Child Custody

Child Custody

The most important issue when considering child custody matters is who has principal custody of the child. In other words, which parent will the child primarily live with. When determining custody, the only concern for the courts is the best interests of the child. As such, in child custody cases, decisions are made with the goal of ensuring the physical, psychological and emotional safety, health, security and well-being of the child.

Along with child support, custody is one of the first things to consider upon separation. Custody can be obtained by way of a separation agreement or through court proceedings. Where the courts are asked to decide custody, they must do so with regards to the best interests of the child. The courts must consider all of the child’s circumstances and needs, including some of the following factors:

  • The child’s health, security and emotional well-being;
  • The wishes of the child, if appropriate to consider them;
  • The mental and physical health of the parties seeking custody;
  • The nature of the relationship between the child and the people in the child’s life;
  • The ability of each person seeking custody to exercise his or her responsibilities providing care for the child;
  • Any special needs the child may have and the ability of the parents to take care of those needs;
  • Continuation of a stable home environment;
  • Support and opportunity to interact with members of the extended family;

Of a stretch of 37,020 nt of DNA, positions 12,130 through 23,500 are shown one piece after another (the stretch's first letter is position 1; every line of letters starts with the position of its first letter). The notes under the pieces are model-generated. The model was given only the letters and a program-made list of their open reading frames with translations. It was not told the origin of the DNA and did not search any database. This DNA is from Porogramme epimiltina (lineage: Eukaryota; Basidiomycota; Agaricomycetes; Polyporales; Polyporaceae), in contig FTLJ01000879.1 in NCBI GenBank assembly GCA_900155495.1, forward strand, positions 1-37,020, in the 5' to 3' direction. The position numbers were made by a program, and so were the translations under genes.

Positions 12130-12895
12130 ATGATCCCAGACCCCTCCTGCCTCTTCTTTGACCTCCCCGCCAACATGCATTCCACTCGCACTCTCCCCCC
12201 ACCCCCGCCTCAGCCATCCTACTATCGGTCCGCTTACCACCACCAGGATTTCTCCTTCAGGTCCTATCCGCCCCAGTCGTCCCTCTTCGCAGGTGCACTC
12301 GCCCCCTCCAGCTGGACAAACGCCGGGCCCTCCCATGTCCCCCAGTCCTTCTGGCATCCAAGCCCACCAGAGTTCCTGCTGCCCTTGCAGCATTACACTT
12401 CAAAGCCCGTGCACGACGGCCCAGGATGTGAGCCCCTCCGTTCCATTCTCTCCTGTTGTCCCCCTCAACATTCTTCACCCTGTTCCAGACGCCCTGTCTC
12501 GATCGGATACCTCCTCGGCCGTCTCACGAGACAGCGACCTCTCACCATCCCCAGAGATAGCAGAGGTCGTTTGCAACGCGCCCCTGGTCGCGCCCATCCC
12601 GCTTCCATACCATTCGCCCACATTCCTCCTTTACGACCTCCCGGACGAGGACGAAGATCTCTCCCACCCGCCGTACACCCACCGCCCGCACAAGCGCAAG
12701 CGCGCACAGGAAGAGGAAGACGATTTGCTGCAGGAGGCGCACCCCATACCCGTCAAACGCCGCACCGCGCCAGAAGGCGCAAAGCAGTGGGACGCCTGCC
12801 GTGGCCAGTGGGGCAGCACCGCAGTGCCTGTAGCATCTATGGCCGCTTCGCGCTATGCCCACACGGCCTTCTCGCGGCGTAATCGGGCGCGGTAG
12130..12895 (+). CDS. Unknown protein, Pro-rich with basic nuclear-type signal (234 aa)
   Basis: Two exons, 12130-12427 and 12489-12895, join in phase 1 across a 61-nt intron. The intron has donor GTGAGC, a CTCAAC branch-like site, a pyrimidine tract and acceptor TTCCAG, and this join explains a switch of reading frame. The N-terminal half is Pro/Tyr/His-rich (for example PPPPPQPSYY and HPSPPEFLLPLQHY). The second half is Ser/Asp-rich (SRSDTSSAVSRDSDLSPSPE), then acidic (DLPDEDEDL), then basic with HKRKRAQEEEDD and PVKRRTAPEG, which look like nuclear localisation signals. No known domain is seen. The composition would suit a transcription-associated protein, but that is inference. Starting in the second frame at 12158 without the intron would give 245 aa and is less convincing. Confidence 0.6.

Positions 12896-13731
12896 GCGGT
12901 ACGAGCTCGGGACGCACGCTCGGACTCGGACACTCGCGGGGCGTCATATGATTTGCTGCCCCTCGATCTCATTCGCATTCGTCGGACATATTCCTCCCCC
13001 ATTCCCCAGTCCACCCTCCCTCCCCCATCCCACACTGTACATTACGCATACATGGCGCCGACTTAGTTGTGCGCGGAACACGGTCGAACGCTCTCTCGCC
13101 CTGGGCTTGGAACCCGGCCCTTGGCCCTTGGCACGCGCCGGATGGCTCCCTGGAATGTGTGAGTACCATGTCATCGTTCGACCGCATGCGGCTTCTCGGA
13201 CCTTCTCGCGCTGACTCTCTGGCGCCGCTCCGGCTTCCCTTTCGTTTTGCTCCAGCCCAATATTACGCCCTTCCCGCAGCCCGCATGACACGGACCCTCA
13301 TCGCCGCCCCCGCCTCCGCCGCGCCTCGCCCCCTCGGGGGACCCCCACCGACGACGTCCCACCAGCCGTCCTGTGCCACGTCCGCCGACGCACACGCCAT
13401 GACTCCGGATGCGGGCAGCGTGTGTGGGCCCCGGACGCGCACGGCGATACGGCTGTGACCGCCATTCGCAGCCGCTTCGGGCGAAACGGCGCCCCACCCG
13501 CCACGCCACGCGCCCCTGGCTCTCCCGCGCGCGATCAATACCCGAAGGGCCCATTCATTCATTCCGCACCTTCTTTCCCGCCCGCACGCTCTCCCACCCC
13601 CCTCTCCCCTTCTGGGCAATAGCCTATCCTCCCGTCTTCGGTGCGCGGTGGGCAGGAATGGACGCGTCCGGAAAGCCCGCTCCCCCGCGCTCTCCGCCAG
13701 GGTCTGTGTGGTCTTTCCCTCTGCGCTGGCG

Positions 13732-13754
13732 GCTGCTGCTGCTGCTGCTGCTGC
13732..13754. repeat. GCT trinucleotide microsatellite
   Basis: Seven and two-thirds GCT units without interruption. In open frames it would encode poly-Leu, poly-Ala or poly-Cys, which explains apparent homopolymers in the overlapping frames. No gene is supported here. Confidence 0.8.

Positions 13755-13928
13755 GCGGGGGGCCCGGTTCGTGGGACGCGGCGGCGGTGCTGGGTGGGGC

• The school and community where the child is to reside;
  • The age and sex of the child;
  • Whether there is a pattern of family violence in the home that would jeopardize the safety, security and well-being of the child;
  • Civil or criminal proceedings that are relevant the safety, security and well-being of the child; and
  • Any evidence of use of drugs, alcohol or child abuse.

In some cases, affidavits and character witnesses may also be used to establish how fit a parent is to care for the child. The court may consider evidence from the child’s teachers, evidence from other children or people who have lived with the parent, or friends.

Custody may be granted to one parent (sole custody) or to both parents (joint custody). Even where sole custody is granted, the non-custodial parent is still entitled to make inquiries and obtain information about the health, education and welfare of the child. The non-custodial parent may, through agreement or by way of court order, can have contact with the child, the terms of which can vary.

Disputes over custody can occur where one parent believes the other is not fit to care for the child and should have no contact, or supervised contact with the child. Other disputes may involve situations where one parent wishes to have more parenting time and thus desires joint custody. Other challenges can appear when one of the parents decides to move. For example, if one parent in a joint custody relationship must move, joint custody may no longer be possible due to physical distances between the parents. The courts resolve this by looking at the best interests of the child.

When child custody matters become contentious it is important not to lose sight of the best interests of your children. The family law lawyers at Acumen Law can help you navigate any custody issues keeping your child’s and your best interests in mind. For a free consultation, call 250-384-0100 (Victoria) or 604-685-8889 (Vancouver).